Envision has no loops, no branches, no nulls, no exceptions, no objects … and it does just fine without them. It is not Turing-complete either, so we do not end up with indefinite execution delays.

Less than one year after starting to write the first line of code for the Envision compiler, we have now secured over a million Euros through multi-year contracts that are to be (almost) completely implemented in Envision. To be transparent, it is not the language that clients are buying, but the service to be built with it. Nevertheless, over the last couple of months, we have been able to deliver all kinds of quantitative optimizations with Envision - not just pricing actually – and within timeframes that we would never had achieved in the past.

There are a two takeaways lessons to be learned from this initiative. First, ultra-specialized languages are still a valid option for vertical niches. While it is a very rough estimate, I would say that with Envision, when dealing with a suitable challenge, we end-up with about 50 times fewer lines of code than when the same logic is implemented in C#, the primary programming language used at Lokad. Yes, using a functional language like F# would already make the code more compact than C#, but it would still be far from being that compact. Also, with Envision, we get more concise code not because of we leverage highly abstract operators, but merely because the language itself is geared towards the exact problem to be addressed.

Second, when introducing a programming language, it should not be half-baked. Not only the language itself needs the good ingredients known to computer science – a context-free grammar written in Backus-Naur form for example; but a good integrated programming environment with code auto-completion and meaningful error messages is also needed. The language is only the first ingredient; it is the tooling around the language that makes the difference in terms of productivity. From the very beginning, we invested in the environment as much as did we invest in the programming language.

Also, having a webapp as the primary execution environment for your language opens up a lot of new possibilities. For example, unless you spend years polishing your syntax before releasing anything, you are bound to make design mistakes. We certainly did. Then, as all the Envision scripts were also hosted by Lokad, it was possible for us to rectify those mistakes, first by fixing the language, and second, by upgrading all the impacted scripts from the entire user base. Sure, it takes time, but better to spend a few days on this early on, as opposed to end up with broken language forever.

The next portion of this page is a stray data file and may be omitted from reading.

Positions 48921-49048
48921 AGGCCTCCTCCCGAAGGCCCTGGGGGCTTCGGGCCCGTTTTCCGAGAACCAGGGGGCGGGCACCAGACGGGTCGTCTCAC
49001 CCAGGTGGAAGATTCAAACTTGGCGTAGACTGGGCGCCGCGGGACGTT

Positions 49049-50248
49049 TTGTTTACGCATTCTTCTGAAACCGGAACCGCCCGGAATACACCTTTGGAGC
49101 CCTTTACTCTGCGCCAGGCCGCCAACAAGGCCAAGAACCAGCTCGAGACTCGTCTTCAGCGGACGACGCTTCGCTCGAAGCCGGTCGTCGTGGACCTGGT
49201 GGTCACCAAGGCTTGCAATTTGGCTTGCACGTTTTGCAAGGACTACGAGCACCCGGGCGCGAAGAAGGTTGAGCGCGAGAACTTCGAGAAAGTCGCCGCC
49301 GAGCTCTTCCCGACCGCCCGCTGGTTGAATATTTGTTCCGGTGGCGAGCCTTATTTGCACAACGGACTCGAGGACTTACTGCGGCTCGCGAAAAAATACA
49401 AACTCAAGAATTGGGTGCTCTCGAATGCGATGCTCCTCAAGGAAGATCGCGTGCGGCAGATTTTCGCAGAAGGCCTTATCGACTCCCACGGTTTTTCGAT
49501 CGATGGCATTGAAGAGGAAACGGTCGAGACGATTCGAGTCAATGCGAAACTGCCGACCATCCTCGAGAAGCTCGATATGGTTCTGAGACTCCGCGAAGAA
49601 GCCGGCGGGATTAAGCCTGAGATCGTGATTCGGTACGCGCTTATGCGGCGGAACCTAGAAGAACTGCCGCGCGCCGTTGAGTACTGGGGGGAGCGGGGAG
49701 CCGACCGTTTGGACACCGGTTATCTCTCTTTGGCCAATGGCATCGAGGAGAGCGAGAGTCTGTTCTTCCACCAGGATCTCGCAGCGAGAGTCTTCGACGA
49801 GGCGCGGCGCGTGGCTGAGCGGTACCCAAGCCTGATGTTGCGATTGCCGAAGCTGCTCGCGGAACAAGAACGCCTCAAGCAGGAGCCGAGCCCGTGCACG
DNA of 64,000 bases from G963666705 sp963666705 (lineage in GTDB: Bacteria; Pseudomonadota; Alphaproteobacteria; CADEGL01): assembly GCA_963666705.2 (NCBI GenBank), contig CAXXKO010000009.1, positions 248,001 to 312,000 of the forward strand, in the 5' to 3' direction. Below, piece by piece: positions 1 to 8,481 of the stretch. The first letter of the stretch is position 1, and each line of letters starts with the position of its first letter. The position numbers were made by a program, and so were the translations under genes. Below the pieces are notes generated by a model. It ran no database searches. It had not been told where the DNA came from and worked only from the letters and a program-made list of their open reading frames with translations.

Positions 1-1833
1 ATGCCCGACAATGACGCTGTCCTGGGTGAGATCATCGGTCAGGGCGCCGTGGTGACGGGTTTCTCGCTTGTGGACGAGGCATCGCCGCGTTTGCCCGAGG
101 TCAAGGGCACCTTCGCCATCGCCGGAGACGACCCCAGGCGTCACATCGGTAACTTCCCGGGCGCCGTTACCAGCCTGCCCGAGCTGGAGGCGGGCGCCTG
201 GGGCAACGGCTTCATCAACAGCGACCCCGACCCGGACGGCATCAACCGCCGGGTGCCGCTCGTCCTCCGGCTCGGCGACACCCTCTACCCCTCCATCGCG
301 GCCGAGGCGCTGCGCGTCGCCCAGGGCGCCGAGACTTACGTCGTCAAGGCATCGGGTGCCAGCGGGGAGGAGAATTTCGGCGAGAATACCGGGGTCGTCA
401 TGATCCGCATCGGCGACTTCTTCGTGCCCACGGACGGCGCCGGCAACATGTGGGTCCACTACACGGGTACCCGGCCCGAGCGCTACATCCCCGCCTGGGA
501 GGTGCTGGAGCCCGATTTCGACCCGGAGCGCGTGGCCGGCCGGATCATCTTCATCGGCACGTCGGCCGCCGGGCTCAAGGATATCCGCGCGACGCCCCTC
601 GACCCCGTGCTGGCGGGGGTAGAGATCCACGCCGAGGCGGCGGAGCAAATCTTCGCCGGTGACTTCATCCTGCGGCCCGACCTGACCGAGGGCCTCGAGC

I have not delved much into the details of the Envision language itself in this post, but in case you would be interested, I have just published a book about it. The preview gives you access to the entire book too.

Ps: while I credit myself for initiating the Envision project at Lokad, it is actually a colleague of mine, Victor Nicollet, presently the CTO of Lokad, who came up with nearly all the good ideas for the design of this language and who carried about 90% of the implementation effort.

Thursday
Mar062014

Dismal IT usually starts with recruitment agencies

In most companies, especially non-tech companies, the IT landscape is dismal: the old ERP (vastly unmaintainable) coexists the new ERP (mostly unmaintainable). Sales figures from the ERP diverges from the ones of the Business Intelligence which also diverge from the ones of the CRM. Systems are slow and unreliable. Major evolutions take years, etc. Technical debt has not been paid for years, and interests are usurious.

Root causes of dismal IT are many. Enterprise software vendors have their share of owernship in the mess, but usually they are more a symptom of the problem rather than the cause of the problem. Indeed, had the company been more prepared, no big check would have been signed to such troublesome vendors in the first place.

Such a situation calls for a 5 whys analysis popularized by Toyota.

  • Why is there so much technical debt? Because IT relies on a couple of poorly managed enterprise vendors, with plenty of functional overlaps. Those overlaps are intensified by the respective business models of the vendors that drive each one of them to spread toward other functional areas Both CRM and Web Platform wants to track audience, etc.
  • Why are vendors so poorly chosen and managed? The road to hell is paved of good intentions. A few carefully crafted Request for Quotes (RFQ) typically ends up with a fully disfunctional selection process where one of the worst vendors gets selected. The situation could have been salvaged by hevary hands-on management capable of driving the software vendor toward more reasonable designs and architectures; but middle management is clueless about IT and keeps a low profile.
  • Why is middle-management so clueless? Middle management staff never had to bother gaining IT skills in the past. Moreover, most of them managed to climb the company hierarchy just as well. Why would they bother now with tedious software stuff? Since outrageous fees are paid to software vendors, surely vendors should be able to manage themselves.